At least 35% of bee colonies in the US die each year, and mortality is increasing. Professional beekeepers estimate that in two to three years they will be bankrupt. Will we see the extinction of the honeybee in our lifetimes and the collapse of agriculture as we know it? Gunther's work over the past 40 years, seeking a sustainable alternative to the century-old practices of extractive beekeeping, puts the Bee in the center of a Biodynamic approach to beekeeping, which calls upon us to rethink our connection to the formative forces of earth and sky, and to act for the health of the Bee, the Earth and our own human spirit.
Since the worldwide adoption of chemical agriculture after the World Wars, soil structure, depth of humus and fertility have declined rapidly, yielding uniform, overweight crops of steadily decreasing nutritive value, growing in a dead soil saturated with pesticides. Biodynamic farming methods began as a remedy to this death spiral, by studying the forces of life on earth and researching their effects on plant growth and nutrition. In this lecture and workshop Gunther will introduce the biodynamic approach to agriculture which remains always in the realm of life, and serves to heal the earth beginning with the soil beneath our feet. He will demonstrate practical compost techniques (from building to turning, screening and mixing for potting soil) and the effects and use of biodynamic compost preparations.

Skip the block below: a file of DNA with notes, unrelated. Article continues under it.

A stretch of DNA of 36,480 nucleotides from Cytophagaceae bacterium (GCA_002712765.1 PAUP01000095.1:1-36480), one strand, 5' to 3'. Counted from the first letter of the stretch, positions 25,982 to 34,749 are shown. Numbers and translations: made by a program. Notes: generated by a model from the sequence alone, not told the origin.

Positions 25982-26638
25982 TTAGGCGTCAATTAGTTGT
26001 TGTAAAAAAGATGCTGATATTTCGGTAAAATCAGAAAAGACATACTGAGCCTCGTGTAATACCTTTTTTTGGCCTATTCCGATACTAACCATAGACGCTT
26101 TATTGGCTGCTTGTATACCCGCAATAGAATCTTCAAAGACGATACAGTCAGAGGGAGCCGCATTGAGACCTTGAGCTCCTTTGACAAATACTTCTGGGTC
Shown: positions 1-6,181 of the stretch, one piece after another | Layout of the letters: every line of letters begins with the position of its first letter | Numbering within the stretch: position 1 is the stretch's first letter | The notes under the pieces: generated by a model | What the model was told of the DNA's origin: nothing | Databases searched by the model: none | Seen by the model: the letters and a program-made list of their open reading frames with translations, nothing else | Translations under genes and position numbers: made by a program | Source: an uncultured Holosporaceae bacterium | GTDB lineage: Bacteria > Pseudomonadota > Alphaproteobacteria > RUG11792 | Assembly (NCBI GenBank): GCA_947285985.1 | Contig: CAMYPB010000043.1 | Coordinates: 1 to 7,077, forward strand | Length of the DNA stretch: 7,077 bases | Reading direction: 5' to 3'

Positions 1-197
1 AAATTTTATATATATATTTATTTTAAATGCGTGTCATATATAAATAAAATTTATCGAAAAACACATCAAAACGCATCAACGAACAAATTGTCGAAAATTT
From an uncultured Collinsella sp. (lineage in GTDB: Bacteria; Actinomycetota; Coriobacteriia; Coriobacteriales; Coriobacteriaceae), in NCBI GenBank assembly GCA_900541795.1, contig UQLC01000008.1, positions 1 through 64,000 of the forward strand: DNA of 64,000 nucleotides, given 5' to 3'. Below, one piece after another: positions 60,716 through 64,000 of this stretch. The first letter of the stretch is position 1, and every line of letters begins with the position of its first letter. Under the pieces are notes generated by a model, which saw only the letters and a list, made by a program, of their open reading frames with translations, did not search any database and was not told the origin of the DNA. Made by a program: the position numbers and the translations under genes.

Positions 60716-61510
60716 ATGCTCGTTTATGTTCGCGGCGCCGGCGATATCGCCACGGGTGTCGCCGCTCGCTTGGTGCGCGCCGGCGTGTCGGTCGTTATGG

Gunther Hauk has been a biodynamic gardener and beekeeper for nearly four decades. A former college teacher in the US, and then a Waldorf School gardening and environmental teacher for 22 years in Germany, he returned to the USA in 1996 to co-found the "Pfeiffer Center for Biodynamic and Environmental Studies" in Spring Valley, NY. He has travelled throughout the USA, giving workshops and talks on Biodynamic farming & gardening as well as sustainable/biodynamic beekeeping. In his book "Toward Saving the Honeybee", published in 2002, he called for a radical change in beekeeping methods, foreseeing the difficult times ahead. In 2006 he co-founded Spikenard Farm Honeybee Sanctuary, a non-profit education and research organization located in the Blue Ridge Mountains in Floyd, Virginia.